In countries where people access the internet via their smartphone, and watching the television is a daily habit, it’s hard to imagine what effect these technologies can have. But a look at the ways in which they affect developing countries and it’s clear that the introduction of technology has a major impact on an area...
In 1999, Bhutan became the final country in the world to introduce television. On the back of the World Cup final in France in 1998, where Bhutan’s Olympic Committee were permitted to erect a giant screen temporarily in Changlimithang stadium for the public to view the match, television was introduced to the Himalayan country that calls itself the Land of the Thunder Dragon.
“But not everything you see will be good,” the Dragon King warned. “It is my sincere hope that the introduction of television will be beneficial to our people and country.”
The introduction of television to the country was carefully prepared to mitigate negative messages and the Bhutan Broadcasting Service launched to provide a local educational and cultural service. Bhutan’s spiritual and cultural leaders were all in agreement that the introduction of television could only increase the country’s Gross National Happniess and help their people to pave the way to a modern, democratic nation.
But in April 2002, Bhutan saw its first crime wave. There were reports from many towns and villages of fraud, violence and even murder. Suddenly this kingdom that prided itself on its life steeped in Himalayan Buddhism was falling victim to the kind of crime usually associated with urban life in America and Europe.
This isn’t the only country to experience the supposed negative effects of the introduction of television, though. In 1999 it was revealed that since television had arrived in Fiji four years before, incidences of eating disorders had increased phenomenally. Researchers found that 74 per cent of teenage girls thought that they were too big or fat just 38 months after television was introduced to the island.
However, the introduction of technology is not always a negative thing. The One Laptop Per Child programme aims to empower the world’s poorest children through education via a low-cost, low-power connected laptop.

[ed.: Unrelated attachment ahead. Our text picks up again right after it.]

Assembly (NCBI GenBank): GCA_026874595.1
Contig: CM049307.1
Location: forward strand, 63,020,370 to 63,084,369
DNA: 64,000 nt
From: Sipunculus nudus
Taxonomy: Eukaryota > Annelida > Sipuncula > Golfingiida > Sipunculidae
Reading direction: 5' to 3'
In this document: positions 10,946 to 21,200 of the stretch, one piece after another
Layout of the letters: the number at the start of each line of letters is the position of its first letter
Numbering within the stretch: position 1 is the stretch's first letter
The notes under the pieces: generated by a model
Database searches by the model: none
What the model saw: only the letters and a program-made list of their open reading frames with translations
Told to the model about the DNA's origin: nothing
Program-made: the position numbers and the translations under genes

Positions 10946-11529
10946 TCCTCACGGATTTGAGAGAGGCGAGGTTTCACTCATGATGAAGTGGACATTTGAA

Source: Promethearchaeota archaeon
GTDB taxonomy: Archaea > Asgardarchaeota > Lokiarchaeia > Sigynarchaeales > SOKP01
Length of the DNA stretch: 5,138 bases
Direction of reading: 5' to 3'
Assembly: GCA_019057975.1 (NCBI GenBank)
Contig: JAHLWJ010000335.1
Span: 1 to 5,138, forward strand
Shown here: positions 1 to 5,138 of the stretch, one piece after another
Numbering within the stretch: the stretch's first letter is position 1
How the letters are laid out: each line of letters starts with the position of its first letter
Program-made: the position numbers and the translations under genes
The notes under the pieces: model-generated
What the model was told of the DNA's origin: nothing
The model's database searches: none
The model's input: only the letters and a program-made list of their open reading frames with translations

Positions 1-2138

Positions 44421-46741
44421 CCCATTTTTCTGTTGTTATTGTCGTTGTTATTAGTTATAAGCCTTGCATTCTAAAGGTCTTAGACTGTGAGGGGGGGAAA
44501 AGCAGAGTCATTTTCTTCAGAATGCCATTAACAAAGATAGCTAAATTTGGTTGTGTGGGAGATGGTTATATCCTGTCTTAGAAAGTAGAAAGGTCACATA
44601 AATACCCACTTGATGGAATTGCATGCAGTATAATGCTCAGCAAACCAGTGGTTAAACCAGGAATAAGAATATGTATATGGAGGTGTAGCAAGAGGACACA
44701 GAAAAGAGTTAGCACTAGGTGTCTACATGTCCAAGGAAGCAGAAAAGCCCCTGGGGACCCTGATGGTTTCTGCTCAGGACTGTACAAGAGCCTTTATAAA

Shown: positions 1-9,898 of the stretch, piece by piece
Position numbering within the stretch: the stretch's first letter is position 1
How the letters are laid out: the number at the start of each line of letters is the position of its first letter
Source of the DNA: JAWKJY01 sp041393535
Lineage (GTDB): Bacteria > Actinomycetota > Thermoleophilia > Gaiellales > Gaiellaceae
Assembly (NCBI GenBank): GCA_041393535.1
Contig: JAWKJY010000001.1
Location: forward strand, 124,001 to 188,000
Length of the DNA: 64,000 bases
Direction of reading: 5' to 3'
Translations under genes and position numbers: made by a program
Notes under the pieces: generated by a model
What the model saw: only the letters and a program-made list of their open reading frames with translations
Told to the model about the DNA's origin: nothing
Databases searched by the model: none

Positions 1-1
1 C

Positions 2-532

In 2012, they carried out an experiment where they dropped off Motorola Xoom tablets with solar chargers in two Ehtiopian villages and trained local adults on how to charge them.
Children in the villages were also given sealed boxes containing basic tablets preloaded with educational software and a memory card that would track how the children got on with the technology.
“I thought the kids would play with the boxes,” One Laptop Per Child founder Nicholas Negroponte admitted to the MIT Technology Review. “Within four minutes one kid not only opened the box, found the on-off switch… powered it up. Within five days they were using 47 apps per child, per day. Within two weeks they were singing ABC songs in the village, and within five months they had hacked Android.”
By ‘hacked Android’, Negroponte meant that the kids had gotten around One Laptop Per Child’s attempt to freeze the desktop settings. “The kids had completely customised the desktop – so every kid’s tablet looked different. We had installed software to prevent them from doing that,” Ed McNierney, One Laptop Per Child’s CTO explained. “And the fact they worked around it was clearly the kind of creativity, the kind of inquiry, the kind of discovery that we think is essential to learning.”
Technology has been known to cause damaging effects; it can lead to crime waves and eating disorders. But when Ethiopian children who have never seen a tablet before are able to learn to hack an operating system in just five months, it’s hard not to be impressed by the power that technology has when it enters a new territory and to wonder what will happen next as technology becomes more commonplace in more developing nations and remote communities.